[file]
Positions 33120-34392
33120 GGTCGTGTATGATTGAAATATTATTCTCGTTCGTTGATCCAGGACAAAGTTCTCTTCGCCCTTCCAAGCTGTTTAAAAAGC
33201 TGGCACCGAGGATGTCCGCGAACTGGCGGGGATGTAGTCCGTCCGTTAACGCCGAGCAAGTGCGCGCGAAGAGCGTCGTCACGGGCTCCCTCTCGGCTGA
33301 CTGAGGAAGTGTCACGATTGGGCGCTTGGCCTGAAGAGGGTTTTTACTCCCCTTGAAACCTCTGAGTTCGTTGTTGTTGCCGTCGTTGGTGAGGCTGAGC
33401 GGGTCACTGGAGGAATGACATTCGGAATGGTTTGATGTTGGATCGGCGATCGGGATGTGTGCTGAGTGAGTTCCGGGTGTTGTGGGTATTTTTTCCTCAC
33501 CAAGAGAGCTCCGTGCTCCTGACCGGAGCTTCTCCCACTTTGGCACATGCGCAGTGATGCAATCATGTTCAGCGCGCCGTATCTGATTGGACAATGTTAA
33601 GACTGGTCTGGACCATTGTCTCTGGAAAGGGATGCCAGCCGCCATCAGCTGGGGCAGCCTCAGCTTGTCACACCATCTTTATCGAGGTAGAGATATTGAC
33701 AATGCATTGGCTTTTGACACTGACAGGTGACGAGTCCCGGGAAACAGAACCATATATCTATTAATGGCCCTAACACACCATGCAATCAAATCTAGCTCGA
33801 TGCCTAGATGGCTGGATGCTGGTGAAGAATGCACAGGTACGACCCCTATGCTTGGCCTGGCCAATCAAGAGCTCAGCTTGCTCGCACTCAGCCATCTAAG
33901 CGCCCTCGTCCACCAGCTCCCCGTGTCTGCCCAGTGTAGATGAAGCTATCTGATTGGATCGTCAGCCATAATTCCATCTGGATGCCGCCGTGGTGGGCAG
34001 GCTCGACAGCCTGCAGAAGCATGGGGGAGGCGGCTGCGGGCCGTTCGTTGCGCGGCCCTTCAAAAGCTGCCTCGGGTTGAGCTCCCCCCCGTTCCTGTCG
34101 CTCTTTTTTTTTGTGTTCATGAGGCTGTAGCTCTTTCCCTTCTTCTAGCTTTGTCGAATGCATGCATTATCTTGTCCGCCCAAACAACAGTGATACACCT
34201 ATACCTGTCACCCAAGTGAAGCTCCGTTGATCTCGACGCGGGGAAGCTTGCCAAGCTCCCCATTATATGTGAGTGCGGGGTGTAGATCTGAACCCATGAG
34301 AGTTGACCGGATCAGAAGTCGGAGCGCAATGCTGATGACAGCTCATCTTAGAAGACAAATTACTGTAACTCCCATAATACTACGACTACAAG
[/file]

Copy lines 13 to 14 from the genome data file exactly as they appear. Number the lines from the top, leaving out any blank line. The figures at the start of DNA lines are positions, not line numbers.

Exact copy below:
34201 ATACCTGTCACCCAAGTGAAGCTCCGTTGATCTCGACGCGGGGAAGCTTGCCAAGCTCCCCATTATATGTGAGTGCGGGGTGTAGATCTGAACCCATGAG
34301 AGTTGACCGGATCAGAAGTCGGAGCGCAATGCTGATGACAGCTCATCTTAGAAGACAAATTACTGTAACTCCCATAATACTACGACTACAAG